The Way I Remember It by Walter Rudin is a wonderful little book. I read a chunk of it on my way home, after finishing the Mencken collection, and I think I may read some more of it when I go home tonight.
Let me explain first who Rudin is, and why I would want to pick up his memoir. Rudin is an
accomplished and fairly famous analyst, and is the author of a few classic texts in the field.
The best known of these is probably Principles of Mathematical Analysis, a book which
covers material that might be taught in a typical upper division undergraduate math course
with the title
Advanced Calculus or
Analysis: the rigorous
development of the basic concepts of the continuum, and of differential and integral calculus.
Rudin's mathematical writing style is distinctive: it is clear, but it is terse.
The terseness, together with the hiqh quality, is probably what most people remember about the
book; whether they remember it with fondness or with fear, people who have read the book do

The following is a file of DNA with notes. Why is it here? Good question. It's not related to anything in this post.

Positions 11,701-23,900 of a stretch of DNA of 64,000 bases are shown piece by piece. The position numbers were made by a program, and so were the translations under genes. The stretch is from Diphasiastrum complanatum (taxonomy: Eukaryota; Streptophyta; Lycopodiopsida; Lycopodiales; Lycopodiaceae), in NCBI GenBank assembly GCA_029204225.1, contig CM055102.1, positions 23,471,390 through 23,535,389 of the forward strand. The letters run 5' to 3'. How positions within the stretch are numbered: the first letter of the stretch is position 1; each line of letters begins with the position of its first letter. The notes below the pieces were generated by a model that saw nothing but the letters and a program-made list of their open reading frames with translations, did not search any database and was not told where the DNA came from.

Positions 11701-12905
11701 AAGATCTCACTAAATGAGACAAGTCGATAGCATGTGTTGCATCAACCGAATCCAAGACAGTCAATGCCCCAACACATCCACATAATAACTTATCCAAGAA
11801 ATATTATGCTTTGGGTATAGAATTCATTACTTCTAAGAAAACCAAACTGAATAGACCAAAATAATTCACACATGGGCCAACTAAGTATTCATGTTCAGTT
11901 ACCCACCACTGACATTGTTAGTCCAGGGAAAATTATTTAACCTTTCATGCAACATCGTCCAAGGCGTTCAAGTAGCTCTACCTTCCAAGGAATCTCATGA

remember Rudin's brevity. I certainly remember it, though (perhaps surprisingly) I don't own
my own copy -- my undergrad course was taught from Protter and Morrey's text, with Rudin as a
backup reference. I do have a copy of Rudin's Real and Complex Analysis, though,
a much-treasured reference that I received as a gift a few years ago; and the writing there has
the same quality.
Rudin grew up in Austria, but his family fled when the Nazis came. You can find this, and a little of his family's history, in the book description on Amazon. What you won't find in that information is how lucky his escape through France was; nor will you find that he spent time as a radio operator in the British service; nor will you find out about his unconventional undergraduate career at Duke.
It's a short, tightly-written, interesting book; and I'm glad and impressed to see that Rudin's nontechnical writing is as stylish as his technical work.